The Harris Theater is partially supported by the CityArts Program 4 grant from the City of Chicago Department of Cultural Affairs and the Illinois Arts Council, a state agency.  
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« Last Edit: Feb 12th, 2010, 4:28am by Forum Admin » IP Logged
Bella Voce


Re: Bella Voce/Callipygian Players/Monteverdi Vesp
« Reply #1 on: Feb 17th, 2010, 5:24am »
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Fri., Feb. 12, 2010
Bella Voce, c/o Department of Performing Arts
College of Architecture and the Arts
University of Illinois at Chicago
1040 West Harrison St., Rm. L018, MC255
Chicago IL 60607-7130
Bella Voce ends its 27th season with historic performances of Monteverdi’s Vespers of 1610.
Chicago’s premier a cappella choral ensemble joins forces with Martin Davids, Rachel Barton Pine, and the Callipygian Players to celebrate the 400th Anniversary of this landmark work
Saturday, March 27, 7:30 at Glenview Community Church
1000 Elm St., Glenview
Sunday, March 28, 7:30 at Rockefeller Memorial Chapel
5850 S. Woodlawn Ave., Chicago
Tickets are priced at
$35 premium/$28 general admission/$15 students with ID
in addition, a special, final performance will take place at Chicago’s Harris Theater for Music and Dance at Millennium Park
205 E. Randolph, Chicago
Monday, March 28, 7:30
Tickets are $35 and available at
Bella Voce, Chicago’s premier a cappella choral ensemble, will end its 27th season by presenting historically informed performances with the brilliant period-instrument ensemble, the Callipygian Players, of Claudio Monteverdi’s (1567-1643) groundbreaking masterpiece, Vespro della beata Vergine, or more commonly called the “Vespers of 1610.”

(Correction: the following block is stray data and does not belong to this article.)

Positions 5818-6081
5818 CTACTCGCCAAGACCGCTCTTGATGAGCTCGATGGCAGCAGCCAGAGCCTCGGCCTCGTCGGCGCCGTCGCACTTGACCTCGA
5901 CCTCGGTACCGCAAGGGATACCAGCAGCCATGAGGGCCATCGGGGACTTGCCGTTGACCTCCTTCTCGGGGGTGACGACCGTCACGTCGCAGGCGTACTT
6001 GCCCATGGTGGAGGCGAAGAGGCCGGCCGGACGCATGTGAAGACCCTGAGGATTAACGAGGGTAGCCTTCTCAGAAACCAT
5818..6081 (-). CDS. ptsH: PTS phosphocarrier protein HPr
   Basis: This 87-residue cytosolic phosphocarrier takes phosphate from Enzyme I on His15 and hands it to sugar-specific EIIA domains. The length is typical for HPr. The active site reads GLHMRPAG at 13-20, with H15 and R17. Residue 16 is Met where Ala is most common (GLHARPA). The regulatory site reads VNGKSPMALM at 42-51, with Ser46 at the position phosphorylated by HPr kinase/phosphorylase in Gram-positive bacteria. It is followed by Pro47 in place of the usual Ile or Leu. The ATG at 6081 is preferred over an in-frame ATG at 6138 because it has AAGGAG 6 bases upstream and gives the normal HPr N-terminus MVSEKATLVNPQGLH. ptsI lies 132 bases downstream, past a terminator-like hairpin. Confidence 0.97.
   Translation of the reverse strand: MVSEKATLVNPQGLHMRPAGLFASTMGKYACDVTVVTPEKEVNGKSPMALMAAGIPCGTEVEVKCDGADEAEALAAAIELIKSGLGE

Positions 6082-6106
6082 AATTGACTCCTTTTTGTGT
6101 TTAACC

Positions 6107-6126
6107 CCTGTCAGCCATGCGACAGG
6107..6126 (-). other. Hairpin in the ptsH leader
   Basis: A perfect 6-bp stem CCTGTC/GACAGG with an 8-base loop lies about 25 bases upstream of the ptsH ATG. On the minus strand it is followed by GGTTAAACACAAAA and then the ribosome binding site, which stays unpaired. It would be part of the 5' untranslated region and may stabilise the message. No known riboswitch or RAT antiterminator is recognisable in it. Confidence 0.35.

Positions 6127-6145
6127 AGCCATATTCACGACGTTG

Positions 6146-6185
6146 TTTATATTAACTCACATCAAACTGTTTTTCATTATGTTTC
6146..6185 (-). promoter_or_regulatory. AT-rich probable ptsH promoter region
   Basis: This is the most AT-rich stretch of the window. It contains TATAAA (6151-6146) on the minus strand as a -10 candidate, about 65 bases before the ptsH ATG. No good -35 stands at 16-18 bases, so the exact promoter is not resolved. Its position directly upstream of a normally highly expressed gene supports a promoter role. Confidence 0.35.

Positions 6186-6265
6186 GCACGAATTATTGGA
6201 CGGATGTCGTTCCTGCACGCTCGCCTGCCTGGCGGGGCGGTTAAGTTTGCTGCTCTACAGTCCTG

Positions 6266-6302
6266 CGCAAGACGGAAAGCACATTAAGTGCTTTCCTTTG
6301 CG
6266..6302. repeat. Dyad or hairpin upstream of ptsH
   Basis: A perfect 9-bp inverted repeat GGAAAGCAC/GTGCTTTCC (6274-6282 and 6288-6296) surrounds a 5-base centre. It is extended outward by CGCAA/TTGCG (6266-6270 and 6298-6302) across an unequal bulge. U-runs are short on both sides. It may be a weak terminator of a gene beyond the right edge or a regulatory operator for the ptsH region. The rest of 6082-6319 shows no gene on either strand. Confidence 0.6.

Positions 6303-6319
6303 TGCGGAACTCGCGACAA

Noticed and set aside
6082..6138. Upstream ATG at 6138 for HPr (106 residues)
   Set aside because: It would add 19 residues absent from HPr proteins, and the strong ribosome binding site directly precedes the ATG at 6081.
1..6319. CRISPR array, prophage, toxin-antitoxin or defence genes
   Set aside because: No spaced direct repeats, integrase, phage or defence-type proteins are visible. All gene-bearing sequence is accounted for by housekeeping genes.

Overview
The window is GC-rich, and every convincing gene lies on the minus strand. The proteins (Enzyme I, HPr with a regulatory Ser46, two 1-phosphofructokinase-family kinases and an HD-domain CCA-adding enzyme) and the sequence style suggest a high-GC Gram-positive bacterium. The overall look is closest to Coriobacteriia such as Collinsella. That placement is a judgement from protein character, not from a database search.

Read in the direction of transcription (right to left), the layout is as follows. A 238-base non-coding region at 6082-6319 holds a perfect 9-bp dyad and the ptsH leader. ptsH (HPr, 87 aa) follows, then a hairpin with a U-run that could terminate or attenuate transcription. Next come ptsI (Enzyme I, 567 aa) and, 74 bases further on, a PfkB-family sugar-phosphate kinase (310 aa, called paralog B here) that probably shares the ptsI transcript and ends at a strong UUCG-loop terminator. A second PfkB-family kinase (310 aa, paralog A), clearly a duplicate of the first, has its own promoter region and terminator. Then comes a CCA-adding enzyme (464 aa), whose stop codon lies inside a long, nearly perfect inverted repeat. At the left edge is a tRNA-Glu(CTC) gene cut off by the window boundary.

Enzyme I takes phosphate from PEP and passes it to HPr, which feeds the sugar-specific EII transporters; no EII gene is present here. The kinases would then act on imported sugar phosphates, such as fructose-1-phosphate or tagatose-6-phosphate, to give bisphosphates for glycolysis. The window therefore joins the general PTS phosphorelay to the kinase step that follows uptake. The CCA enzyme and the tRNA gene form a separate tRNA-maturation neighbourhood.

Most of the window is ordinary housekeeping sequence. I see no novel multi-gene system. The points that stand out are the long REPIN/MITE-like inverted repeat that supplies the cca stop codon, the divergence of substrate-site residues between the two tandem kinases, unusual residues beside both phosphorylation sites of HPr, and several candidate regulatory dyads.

Under the baton of artistic director Andrew Lewis, the combined ensembles will give concerts in Glenview, Hyde Park, and downtown Chicago on March 27, 28, & 29.
“A composer of astonishing creativity, Claudio Monteverdi forever changed the way we think about music. Renaissance polyphony, based on the Church Modes, made way for functional harmony -- an innovation to which even rock 'n' roll owes its existence,” says Lewis. “Monteverdi’s masterpiece is super-charged with rhythmic and spiritual intensity.”
Bella Voce, Chicago’s premiere professional chamber choir, is renowned for performing traditional and contemporary, sacred and secular choral music that inspires and exhilarates its audiences. It continues to honor the traditions that won this stellar choral group so many admirers and supporters over the years while also exploring new repertoire.
The choral ensemble began the season in October with “requiem aeternam, featuring works by Spanish Renaissance composer Cristobal de Morales and 20th-century English composer Herbert Howells.” The challenging program was lauded by audiences and critics:
“Under the skillful and sensitive direction of Andrew Lewis, the Bella Voce singers distinguished themselves in glowing, responsive performances of music that deserves to be much better known… “Lewis and his singers provided a radiant, deeply moving account of the Morales with striking bell-like purity….and gave Howells’ Requiem masterful advocacy with superb solo singing in a scrupulously blended and affecting performance.” (ChicagoClassicalReview.com)